Blood. With her thumb and two fingers, Sulwen pinched her nose to block out the coppery stench, the only thing left of her fellow druids, her teachers and friends. On shaky legs she wobbled across the scarlet-stained beach, silent shouts of "Go, go," filled the druidess' mind as she waded into the frigid water.
Her muscles clenched tight with pain, her thoughts drifting fast, she had to focus. Chilled shivers jolted her as she stood waist-high in the sea, taking a deep breath, she ducked under. Druidess Sulwen pushed her arms hard and kicked with all her might against the rapid swirling tide, bubbling like a boiling cauldron above the even deadlier quicksand bottom.
Bobbing for air, she glimpsed the shore. Weak, she felt she was spinning. Sulwen pushed her body hard. She found strength in knowing she would eat and rest at the next village. She swam onward through the frigid water until she reached the shallowest part and then waded onto the beach.
She laced her arms together across her chest. Shivering, her eyes drank in the lush, green plateau, crested by a Celtic fort. Still cramping from the hard swim through the icy current, she forced her legs to climb the narrow, twisted path. She limped through the arched gateway of the wooden enclosure and into the inner yard.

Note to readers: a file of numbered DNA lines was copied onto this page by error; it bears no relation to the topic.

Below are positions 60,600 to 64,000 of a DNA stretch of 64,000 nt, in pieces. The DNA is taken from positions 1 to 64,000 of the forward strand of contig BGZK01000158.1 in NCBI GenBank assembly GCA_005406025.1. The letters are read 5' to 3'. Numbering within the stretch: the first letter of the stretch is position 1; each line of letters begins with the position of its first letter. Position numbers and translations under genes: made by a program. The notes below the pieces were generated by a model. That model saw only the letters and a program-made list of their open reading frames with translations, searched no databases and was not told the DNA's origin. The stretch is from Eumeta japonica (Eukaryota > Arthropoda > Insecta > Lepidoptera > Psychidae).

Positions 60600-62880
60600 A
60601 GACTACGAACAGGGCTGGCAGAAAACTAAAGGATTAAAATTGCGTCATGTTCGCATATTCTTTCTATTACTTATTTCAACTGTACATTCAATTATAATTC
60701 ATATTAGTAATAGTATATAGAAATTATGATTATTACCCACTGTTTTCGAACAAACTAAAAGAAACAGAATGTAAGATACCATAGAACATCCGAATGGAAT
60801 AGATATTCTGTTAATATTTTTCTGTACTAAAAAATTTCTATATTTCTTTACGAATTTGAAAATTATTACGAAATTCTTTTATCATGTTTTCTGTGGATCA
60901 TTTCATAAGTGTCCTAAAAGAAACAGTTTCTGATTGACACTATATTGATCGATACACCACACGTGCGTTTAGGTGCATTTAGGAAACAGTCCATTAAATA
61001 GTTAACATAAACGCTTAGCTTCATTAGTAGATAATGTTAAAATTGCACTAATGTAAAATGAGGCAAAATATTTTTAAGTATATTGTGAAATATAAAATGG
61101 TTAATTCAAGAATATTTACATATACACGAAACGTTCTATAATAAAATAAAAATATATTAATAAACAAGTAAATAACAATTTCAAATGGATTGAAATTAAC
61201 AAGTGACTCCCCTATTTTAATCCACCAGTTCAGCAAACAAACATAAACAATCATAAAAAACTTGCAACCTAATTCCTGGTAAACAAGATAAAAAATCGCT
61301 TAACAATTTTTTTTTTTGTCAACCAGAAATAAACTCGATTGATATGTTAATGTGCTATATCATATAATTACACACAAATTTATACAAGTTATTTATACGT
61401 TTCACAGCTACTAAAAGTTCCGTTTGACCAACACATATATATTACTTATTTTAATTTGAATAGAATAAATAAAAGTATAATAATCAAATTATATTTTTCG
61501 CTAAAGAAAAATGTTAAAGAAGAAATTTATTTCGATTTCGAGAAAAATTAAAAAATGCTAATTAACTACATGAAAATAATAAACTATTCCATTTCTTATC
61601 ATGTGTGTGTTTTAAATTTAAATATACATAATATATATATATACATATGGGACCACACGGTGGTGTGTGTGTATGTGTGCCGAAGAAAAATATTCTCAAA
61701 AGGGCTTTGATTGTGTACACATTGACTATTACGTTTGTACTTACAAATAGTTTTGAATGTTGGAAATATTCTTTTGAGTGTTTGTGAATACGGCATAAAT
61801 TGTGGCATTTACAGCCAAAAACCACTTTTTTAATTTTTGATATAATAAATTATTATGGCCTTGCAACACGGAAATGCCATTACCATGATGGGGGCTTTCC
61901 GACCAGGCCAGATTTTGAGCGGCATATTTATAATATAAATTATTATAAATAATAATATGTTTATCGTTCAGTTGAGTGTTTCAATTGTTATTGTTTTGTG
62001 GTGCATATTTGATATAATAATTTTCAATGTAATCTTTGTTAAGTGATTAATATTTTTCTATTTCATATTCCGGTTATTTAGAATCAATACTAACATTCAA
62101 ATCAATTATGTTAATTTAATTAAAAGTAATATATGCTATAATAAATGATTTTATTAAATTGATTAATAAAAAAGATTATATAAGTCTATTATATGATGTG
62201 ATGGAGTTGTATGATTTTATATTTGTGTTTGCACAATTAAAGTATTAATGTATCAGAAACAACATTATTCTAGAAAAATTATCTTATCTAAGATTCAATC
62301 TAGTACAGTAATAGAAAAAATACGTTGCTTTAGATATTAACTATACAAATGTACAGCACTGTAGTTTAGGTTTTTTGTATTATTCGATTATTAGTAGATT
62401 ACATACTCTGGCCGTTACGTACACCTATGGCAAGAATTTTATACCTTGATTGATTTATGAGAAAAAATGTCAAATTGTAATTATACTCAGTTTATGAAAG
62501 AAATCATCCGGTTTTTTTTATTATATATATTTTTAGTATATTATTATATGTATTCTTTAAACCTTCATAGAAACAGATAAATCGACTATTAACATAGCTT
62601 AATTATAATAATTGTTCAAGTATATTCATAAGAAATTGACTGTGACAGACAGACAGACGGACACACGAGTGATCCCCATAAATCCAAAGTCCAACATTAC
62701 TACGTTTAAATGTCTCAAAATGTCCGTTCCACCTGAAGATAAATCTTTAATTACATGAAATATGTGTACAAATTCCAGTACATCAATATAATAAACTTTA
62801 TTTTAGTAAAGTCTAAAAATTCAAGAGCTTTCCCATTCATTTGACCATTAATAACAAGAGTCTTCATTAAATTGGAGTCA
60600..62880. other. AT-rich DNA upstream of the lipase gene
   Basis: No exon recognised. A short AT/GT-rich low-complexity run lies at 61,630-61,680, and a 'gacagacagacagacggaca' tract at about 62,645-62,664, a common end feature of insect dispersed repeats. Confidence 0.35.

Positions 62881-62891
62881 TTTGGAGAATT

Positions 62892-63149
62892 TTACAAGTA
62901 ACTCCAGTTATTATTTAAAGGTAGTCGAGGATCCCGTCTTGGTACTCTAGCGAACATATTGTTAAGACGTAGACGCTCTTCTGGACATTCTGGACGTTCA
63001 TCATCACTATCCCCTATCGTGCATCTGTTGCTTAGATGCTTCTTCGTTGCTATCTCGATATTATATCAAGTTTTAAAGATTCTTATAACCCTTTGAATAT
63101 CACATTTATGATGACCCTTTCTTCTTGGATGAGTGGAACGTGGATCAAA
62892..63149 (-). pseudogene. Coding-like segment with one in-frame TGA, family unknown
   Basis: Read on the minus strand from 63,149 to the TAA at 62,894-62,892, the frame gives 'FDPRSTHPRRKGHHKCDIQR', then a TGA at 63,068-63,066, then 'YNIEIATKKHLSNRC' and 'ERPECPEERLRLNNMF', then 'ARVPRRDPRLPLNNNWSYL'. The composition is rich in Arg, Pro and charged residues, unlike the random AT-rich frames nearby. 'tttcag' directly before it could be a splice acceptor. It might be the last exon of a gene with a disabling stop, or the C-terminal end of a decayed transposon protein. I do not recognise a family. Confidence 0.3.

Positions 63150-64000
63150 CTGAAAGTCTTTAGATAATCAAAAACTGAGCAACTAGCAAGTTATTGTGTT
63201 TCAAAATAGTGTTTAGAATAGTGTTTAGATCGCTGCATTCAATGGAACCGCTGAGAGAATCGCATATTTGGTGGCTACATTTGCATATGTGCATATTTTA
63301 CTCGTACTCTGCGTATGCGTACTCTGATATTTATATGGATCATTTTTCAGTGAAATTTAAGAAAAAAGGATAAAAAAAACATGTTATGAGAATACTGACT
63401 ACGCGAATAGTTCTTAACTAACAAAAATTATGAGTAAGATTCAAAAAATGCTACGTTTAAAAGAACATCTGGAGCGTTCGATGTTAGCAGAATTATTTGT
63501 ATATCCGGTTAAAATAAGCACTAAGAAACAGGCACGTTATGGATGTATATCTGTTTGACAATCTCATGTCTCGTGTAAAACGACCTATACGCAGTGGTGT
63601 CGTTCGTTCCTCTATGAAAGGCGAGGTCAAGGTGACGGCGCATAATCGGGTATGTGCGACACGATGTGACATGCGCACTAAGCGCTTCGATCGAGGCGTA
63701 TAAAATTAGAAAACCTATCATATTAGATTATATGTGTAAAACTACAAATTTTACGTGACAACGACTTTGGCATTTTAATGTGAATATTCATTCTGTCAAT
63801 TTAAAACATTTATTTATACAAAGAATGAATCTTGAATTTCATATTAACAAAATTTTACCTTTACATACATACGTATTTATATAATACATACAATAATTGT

Her muscles relaxed at the sounds of mooing cattle and bleating sheep. The normal sounds of life helped her block out the memories of screams and horrid death cries of people burned alive, of a whole island slaughtered.
Her eyes took in an old, wizened woman stooping by a cook fire, stirring a large, black cauldron with a wooden ladle. The moment Sulwen's nose latched onto the smell of boiled duck, her stomach throbbed with want of food. The thick, feral smell commanded her belly to eat.
Sulwen squatted down beside the woman. "Old Mother, bright blessing to you." She swatted at a fly hovering over the cooking pot.
"I feared all the oak seers were dead." Her thin, wrinkled, brown-spotted hand curved around the wooden handle of the ladle as she scooped the broth into a bowl. "Here." She handed it to Sulwen. "Eat."
Her wet hands still trembled from the chill of the sea as she devoured the stew.
"A blessing to see you still live. If we had known there were survivors, we would have come to your aid." The woman's eyes were sad with regret.